Genentech Cuts 474 Jobs in Move Not Related to Covid-19 Programs

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Genentech Cuts 474 Jobs in Move Not Related to COVID-19 Programs


Genentech is eliminating 474 employees, mostly based out of its South San Francisco facilities. The job cuts are expected to be permanent.

Bay Area-based Genentech, a subsidiary of pharma giant Roche, announced the layoffs in a filing with the California Employment Development Department. The job cuts were first reported by the San Francisco Chronicle. In its report, the Chronicle cited a company spokesperson who said the job cuts affect “a subset of employees in South San Francisco and the field-based sales force.”

While most of the positions are formally tied to the company’s South San Francisco headquarters, Genentech spokesperson Heather Gloe told the Chronicle that the majority of the eliminated positions are not physically in the Bay Area office. The majority of the employees who will lose their jobs are clinical workers. Senior clinical specialists are the biggest target of layoffs, with 116 jobs set to end, alongside 77 clinical specialists, the Chronicle reported. A few sales positions are also impacted by the round of layoffs.

According to the Worker Adjustment and Retraining Notification filing with the state of California, Genentech said the last day of employment for the majority of impacted workers will be Sept. 18. However, some will see their jobs come to a close in August, while some will remain with the company until October.

“The success of our business depends on our ability to continually evaluate, evolve and manage our operations in the best interests of the customers and patients we serve,” Genentech told the Chronicle. “We recently launched a new customer-engagement approach that will transform the way we serve patients, physicians, providers, payors and pharmacies across the country. We are transitioning from a national strategy and organizational model to one focused around local health care ecosystems.”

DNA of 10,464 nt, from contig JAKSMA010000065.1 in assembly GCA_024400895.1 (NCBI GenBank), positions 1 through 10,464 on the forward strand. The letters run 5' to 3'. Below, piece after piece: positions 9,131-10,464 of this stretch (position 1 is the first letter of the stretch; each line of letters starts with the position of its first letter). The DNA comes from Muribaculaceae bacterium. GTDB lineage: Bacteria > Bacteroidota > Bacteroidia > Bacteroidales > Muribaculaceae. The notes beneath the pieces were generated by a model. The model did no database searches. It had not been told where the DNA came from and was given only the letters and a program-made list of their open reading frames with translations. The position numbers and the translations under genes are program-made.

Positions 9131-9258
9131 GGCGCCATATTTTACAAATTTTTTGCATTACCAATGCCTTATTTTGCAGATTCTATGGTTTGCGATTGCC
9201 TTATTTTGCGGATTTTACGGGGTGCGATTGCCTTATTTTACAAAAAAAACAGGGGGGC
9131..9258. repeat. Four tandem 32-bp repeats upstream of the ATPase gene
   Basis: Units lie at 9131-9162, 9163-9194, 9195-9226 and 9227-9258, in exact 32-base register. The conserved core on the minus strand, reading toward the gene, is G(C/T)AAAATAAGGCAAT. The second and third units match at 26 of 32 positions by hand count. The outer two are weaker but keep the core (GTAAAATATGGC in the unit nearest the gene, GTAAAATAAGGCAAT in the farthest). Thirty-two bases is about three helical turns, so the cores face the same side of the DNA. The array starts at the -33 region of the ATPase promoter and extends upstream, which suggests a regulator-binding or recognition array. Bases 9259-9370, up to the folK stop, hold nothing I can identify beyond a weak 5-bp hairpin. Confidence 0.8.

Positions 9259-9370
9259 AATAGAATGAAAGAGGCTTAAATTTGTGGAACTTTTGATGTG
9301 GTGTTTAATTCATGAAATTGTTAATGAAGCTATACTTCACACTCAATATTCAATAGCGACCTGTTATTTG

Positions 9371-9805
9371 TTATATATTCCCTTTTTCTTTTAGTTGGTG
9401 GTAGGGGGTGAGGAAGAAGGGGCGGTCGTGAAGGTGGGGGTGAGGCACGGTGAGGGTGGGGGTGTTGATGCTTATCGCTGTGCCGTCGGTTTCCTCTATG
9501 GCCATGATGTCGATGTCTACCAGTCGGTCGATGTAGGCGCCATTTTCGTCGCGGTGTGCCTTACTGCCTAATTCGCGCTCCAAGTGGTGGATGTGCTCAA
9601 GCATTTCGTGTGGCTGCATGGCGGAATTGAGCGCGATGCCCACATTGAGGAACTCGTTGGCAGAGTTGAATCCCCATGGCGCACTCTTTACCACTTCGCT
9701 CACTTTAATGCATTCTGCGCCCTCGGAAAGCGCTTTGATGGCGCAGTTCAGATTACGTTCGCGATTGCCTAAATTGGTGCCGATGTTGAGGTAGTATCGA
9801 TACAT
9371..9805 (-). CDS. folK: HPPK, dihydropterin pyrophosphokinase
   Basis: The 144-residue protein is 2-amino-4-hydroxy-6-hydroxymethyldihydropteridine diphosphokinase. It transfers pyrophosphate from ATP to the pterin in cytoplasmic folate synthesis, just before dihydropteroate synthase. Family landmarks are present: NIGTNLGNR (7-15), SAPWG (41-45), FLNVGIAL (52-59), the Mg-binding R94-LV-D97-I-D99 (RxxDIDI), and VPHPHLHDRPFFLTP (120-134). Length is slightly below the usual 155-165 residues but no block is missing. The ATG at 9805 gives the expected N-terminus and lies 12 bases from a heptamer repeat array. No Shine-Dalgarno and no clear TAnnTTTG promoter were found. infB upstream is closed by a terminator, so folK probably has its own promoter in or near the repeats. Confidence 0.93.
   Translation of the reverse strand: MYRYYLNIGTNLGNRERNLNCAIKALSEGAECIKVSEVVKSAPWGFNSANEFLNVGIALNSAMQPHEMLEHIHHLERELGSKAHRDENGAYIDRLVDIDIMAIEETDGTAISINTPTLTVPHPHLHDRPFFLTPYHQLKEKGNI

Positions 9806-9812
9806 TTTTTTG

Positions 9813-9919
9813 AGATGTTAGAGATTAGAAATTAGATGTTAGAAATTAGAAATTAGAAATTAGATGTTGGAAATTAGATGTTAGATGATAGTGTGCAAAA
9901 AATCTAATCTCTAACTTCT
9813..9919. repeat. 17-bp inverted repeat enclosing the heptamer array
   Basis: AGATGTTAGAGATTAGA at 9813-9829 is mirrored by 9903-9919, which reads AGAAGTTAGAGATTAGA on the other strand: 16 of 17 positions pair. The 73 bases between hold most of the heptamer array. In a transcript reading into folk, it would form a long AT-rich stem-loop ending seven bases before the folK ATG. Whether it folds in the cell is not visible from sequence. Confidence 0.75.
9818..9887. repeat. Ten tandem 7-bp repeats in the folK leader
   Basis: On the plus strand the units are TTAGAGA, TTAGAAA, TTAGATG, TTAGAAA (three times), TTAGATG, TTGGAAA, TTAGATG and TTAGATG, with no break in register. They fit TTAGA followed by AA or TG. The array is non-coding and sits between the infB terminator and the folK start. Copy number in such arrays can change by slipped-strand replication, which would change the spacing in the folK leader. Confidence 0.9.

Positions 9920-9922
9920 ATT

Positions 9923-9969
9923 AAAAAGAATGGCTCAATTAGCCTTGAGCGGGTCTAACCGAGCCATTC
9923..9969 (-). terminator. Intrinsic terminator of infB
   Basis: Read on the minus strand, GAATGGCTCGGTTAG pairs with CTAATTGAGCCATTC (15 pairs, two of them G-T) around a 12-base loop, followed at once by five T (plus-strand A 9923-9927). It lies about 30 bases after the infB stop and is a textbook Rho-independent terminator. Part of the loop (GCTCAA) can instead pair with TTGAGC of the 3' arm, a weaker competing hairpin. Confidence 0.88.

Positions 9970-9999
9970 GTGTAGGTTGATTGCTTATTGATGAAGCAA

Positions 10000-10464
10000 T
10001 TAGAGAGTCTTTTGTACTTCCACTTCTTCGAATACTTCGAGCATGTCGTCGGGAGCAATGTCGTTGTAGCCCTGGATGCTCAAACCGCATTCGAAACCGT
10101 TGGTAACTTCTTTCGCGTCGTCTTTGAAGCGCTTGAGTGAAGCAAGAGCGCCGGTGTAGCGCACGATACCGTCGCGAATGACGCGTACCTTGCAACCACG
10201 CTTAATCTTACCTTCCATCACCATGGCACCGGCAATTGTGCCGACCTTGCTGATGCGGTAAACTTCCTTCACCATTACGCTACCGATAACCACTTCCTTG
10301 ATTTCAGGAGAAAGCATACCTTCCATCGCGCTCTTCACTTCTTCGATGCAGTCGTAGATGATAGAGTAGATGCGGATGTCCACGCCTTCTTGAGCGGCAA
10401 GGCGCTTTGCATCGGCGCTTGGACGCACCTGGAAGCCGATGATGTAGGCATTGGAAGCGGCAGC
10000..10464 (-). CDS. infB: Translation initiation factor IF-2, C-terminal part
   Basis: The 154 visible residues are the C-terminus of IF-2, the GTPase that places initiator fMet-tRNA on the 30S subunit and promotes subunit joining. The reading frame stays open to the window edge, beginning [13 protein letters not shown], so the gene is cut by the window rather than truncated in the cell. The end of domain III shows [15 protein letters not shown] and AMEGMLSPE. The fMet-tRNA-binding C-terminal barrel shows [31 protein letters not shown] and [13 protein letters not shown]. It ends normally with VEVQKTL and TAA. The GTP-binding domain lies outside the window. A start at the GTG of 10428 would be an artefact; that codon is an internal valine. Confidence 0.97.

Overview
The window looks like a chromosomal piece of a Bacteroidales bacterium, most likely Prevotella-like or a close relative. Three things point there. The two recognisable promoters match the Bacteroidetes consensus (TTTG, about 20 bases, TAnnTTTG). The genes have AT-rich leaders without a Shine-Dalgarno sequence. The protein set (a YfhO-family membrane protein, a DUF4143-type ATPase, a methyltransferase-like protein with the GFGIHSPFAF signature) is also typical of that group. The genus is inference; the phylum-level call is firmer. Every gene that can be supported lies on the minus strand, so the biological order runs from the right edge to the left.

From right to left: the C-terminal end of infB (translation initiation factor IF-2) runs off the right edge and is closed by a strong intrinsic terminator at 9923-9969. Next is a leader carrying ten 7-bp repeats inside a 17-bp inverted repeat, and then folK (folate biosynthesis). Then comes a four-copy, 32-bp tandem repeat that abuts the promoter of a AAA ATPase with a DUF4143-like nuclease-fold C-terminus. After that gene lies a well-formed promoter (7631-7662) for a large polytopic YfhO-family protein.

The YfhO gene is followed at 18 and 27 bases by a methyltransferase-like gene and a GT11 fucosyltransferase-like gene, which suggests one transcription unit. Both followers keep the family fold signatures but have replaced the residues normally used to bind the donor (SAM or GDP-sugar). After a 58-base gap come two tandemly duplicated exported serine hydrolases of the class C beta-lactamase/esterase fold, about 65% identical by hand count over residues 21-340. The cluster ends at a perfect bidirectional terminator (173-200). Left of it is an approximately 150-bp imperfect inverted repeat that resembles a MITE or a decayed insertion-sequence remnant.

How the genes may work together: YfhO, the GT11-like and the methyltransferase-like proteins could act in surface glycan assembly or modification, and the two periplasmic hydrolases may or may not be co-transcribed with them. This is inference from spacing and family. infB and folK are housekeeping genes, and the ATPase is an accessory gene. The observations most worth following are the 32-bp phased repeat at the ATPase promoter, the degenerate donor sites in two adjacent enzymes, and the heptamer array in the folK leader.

Genentech told the Chronicle that the layoffs are not related to the COVID-19 pandemic, nor are they related to any of the novel coronavirus studies the company has undertaken to combat the global disease. And, that includes, according to the spokesperson, Genentech’s study of its rheumatoid arthritis drug Actemra, an interleukin-6 inhibitor that has been under investigation as a potential treatment for severely-ill COVID-19 patients. On Wednesday, Genentech announced that Actemra failed to meet both primary and secondary endpoints in a Phase III study involving hospitalized patients with severe COVID-19 associated pneumonia. The drug also failed to hit a key secondary endpoint of reduced patient mortality.

The Phase III COVACTA study, launched in March, marked the first global study of Actemra (tocilizumab) plus standard-of-care in this setting. COVACTA, which was conducted in collaboration with the Biomedical Advanced Research and Development Authority (BARDA) did not meet its primary endpoint of improved clinical status in hospitalized adult patients with severe COVID-19 associated pneumonia. 

Despite the failure of the Phase III study, Genentech said it remains committed to continuing the Actemra clinical trial program in COVID-19 to further explore Actemra in other treatment settings, including in combination with an antiviral.


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